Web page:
Reducing wine movements during production
Clarification is a major reason for moving juice and wine between tanks at wineries – either racking off lees after a period of static settling or passing juice/wine through a centrifuge or filter. Each movement requires a destination tank for the clarified product and uses labour, water and cleaning chemicals, as well as creating wastewater that needs to be managed. Furthermore, significant quantities of juice/wine can be ‘tied up’ in lees and are commonly subject to significant quality downgrades when processed by rotary drum vacuum filtration (RDVF).
This project is investigating the possibility of ‘reverse racking’ as a new way to achieve clarification with fewer tank transfers. In this process the small quantity of lees in tanks is removed from underneath the clear juice or wine so that the bulk of the liquid may remain in the same tank. In an idealised configuration, the lees would be clarified concurrently back into the top of the same tank using an RDVF alternative that does not result in any quality degradation.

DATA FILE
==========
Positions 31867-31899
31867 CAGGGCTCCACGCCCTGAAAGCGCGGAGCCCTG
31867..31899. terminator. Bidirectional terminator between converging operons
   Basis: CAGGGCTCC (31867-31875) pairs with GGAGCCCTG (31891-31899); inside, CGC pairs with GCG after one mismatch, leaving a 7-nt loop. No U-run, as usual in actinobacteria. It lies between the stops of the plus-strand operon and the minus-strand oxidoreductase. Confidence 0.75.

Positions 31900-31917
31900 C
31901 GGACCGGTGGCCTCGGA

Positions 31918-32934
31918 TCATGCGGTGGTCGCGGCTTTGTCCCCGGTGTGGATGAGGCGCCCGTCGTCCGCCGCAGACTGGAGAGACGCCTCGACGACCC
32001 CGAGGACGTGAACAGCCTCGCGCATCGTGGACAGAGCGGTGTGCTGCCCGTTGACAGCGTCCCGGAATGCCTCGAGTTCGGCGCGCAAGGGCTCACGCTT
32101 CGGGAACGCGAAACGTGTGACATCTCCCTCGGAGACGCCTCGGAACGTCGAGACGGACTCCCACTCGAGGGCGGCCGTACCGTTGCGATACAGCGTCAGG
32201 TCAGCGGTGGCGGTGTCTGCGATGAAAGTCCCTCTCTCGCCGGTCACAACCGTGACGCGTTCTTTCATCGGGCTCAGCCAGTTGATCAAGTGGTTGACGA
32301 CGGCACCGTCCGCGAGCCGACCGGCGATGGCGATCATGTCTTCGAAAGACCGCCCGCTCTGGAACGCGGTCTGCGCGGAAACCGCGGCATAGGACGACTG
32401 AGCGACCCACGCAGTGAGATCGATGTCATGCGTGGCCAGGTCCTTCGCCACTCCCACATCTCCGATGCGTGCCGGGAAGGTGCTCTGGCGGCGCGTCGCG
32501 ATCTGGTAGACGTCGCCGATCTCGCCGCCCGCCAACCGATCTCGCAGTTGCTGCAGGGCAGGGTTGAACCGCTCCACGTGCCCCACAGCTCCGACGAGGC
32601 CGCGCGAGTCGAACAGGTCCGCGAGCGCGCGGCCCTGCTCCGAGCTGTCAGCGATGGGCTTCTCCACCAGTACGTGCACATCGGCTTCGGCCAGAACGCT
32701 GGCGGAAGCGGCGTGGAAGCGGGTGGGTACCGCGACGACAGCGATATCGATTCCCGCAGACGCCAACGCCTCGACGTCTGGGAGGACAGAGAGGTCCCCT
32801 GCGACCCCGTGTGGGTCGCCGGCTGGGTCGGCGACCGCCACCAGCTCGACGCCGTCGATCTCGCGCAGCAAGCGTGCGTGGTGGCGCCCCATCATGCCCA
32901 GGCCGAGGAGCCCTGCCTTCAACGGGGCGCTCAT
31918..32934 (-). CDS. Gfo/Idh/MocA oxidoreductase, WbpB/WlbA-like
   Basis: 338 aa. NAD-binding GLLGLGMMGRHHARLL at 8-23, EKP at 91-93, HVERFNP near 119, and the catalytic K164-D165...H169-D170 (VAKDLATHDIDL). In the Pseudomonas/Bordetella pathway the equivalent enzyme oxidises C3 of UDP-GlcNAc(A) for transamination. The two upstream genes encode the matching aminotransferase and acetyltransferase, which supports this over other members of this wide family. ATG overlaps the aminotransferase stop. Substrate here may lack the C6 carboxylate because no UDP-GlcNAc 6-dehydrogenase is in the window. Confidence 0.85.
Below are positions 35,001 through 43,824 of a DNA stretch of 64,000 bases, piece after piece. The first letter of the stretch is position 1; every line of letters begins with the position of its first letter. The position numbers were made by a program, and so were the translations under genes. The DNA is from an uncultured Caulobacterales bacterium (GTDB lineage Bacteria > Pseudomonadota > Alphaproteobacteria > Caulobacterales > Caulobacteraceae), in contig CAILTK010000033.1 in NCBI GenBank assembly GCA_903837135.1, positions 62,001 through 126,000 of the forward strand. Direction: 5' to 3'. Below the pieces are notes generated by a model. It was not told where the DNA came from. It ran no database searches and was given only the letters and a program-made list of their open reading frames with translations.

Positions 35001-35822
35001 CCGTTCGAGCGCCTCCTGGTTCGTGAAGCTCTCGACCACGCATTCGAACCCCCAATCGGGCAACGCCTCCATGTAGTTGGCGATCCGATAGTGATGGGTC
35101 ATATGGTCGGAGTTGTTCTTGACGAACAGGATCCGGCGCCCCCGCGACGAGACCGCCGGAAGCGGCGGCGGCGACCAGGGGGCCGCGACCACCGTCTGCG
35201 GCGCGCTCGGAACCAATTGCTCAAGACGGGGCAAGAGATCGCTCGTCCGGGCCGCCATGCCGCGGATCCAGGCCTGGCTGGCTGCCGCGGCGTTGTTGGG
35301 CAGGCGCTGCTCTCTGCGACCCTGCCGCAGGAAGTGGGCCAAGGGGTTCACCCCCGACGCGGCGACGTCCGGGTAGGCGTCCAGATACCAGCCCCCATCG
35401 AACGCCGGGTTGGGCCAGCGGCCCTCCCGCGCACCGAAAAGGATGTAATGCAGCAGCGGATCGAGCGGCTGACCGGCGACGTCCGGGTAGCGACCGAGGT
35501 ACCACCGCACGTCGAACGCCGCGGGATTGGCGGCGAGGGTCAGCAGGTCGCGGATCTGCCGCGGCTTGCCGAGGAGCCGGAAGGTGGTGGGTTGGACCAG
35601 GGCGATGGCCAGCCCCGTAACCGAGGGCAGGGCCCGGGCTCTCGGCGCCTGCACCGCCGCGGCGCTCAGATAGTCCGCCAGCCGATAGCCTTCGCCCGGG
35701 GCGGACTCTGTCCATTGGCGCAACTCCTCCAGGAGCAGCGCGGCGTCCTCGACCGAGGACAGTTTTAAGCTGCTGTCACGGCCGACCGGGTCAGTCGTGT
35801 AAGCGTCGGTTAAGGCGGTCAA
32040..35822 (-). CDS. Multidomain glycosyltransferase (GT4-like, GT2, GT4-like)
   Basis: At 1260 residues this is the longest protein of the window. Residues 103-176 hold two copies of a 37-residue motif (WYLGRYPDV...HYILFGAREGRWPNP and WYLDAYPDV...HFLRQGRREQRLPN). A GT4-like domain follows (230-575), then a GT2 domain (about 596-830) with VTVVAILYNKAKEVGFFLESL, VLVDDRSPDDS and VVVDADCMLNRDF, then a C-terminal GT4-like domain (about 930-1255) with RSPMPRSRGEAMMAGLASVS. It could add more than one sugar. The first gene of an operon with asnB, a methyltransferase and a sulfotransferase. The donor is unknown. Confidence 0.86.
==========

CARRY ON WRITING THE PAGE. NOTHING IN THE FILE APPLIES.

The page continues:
Laboratory studies of lees removal
Following collection and analysis of a range of lees samples during vintage 2014, the principal task has been the construction of a laboratory apparatus to study tank configurations that might allow for the removal of lees without the clear juice or wine channelling through it. The apparatus that has been constructed allows for different tank bottom designs to be fitted (e.g. 5° back to front sloped wine tank, 55° sloped cone beer tank) and for lees to be pumped out at controlled speeds. The apparatus also has heating, cooling and inert gas services. Experiments using this apparatus to assess a range of wine process lees samples in conjunction with different tank fittings are ongoing.